Our feet don’t deal with hard surfaces very well
Podiatrist Phil Vasyli says our feet were actually designed for walking on softer, natural surfaces (think sand and soil), not polished hard ones, so we could also be damaging our feet by traipsing around our homes with none shoes on (via The Healthy). “Our footprint allows the natural ground to accommodate the contours of our feet,” he explained, adding, “The softer ground gives thanks to our heel at foot strike, allowing the surface of the foot to sink into the surface, which correspondingly supports the within of our foot and therefore the collapse of our arch.”
Because many household surfaces are hard, ny podiatrist Miguel Cunha says walking around indoors shoes-free puts pressure on our feet, causing the foot’s arches to collapse — which successively puts pressure on different parts of our body (via Metro). Cunha is particularly concerned about pronation, the rolling of the foot inward, which allows feet to support our weight .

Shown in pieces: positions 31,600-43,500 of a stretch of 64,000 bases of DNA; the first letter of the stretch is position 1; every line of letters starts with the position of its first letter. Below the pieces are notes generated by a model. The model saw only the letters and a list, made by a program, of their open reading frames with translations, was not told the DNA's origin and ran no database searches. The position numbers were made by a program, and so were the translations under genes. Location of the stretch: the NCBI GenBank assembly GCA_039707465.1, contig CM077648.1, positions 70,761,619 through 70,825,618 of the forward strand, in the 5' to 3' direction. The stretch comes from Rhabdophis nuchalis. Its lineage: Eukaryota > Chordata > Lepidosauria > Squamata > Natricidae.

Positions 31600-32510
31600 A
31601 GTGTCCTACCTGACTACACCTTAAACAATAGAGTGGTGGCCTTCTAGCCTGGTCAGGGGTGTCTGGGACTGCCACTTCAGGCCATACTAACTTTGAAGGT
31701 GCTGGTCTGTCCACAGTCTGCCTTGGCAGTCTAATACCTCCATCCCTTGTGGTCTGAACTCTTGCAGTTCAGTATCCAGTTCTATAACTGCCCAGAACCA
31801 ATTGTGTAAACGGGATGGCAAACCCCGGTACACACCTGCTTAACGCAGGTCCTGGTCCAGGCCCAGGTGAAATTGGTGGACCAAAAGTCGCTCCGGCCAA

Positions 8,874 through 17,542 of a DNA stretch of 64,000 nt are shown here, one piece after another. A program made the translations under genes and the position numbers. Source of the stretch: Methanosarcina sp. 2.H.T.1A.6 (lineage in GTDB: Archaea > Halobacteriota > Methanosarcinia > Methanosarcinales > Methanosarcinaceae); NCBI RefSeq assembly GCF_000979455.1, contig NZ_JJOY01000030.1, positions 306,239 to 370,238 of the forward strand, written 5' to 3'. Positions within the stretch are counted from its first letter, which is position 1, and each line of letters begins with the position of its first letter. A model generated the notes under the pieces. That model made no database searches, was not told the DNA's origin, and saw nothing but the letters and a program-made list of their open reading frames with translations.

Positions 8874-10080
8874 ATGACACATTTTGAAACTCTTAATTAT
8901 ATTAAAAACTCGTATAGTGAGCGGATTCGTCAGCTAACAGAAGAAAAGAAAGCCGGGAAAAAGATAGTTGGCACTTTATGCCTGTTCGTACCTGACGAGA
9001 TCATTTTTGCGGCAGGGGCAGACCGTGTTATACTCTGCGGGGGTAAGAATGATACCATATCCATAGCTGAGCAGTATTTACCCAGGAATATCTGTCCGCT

“When we walk barefoot, we pronate for a extended period of your time , which then alters the biomechanics and distribution of pressure and weight across the foot. This imbalance may increase the progression of underlying foot deformities like bunions and hammertoes and cause painful conditions related to excessive pronation like arch and heel pain, inflammation , posterior tibial tendonitis and Achilles tendonitis,” Cunha said.
And if you think that throwing on a pair of squishy flip flips is that the thanks to go, re-evaluate . an equivalent worry applies here, too. “Contrary to common belief, shock absorption isn’t the solution to conditions related to misalignment of the feet and lower limbs,” explains Vasyli. “Sure, they feel comfortable but soft, flat foot beds allow the feet to over-pronate…”